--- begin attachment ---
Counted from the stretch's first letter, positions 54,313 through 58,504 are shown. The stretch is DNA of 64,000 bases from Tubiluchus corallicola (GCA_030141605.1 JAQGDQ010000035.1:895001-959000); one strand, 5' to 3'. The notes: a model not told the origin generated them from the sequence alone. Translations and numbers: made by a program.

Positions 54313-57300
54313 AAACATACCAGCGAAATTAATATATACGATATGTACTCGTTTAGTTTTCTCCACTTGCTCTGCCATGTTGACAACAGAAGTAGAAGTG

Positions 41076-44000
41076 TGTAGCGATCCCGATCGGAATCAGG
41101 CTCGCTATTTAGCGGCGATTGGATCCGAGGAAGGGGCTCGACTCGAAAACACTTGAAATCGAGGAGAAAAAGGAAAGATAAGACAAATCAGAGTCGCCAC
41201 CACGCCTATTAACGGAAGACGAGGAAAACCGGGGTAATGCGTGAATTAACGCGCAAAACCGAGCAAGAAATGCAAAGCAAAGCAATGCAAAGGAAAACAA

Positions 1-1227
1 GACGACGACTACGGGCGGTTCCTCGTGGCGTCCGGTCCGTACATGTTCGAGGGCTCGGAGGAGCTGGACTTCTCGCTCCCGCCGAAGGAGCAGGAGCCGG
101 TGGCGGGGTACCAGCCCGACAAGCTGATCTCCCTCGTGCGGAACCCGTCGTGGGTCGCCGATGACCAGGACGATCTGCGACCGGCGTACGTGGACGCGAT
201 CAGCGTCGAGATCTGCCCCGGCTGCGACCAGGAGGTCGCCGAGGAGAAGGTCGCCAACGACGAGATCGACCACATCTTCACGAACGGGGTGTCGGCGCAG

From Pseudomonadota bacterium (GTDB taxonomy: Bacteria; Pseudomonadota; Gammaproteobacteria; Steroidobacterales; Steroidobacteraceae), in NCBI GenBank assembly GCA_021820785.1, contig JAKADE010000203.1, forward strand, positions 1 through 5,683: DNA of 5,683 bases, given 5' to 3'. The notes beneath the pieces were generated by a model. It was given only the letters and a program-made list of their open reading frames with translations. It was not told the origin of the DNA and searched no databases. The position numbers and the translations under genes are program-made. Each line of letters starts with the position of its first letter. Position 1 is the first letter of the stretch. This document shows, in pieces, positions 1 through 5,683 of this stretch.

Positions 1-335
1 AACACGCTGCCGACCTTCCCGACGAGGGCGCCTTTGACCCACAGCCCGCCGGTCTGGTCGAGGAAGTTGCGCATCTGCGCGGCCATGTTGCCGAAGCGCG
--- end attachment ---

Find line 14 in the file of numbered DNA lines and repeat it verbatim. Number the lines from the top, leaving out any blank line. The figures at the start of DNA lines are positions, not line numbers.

1 AACACGCTGCCGACCTTCCCGACGAGGGCGCCTTTGACCCACAGCCCGCCGGTCTGGTCGAGGAAGTTGCGCATCTGCGCGGCCATGTTGCCGAAGCGCG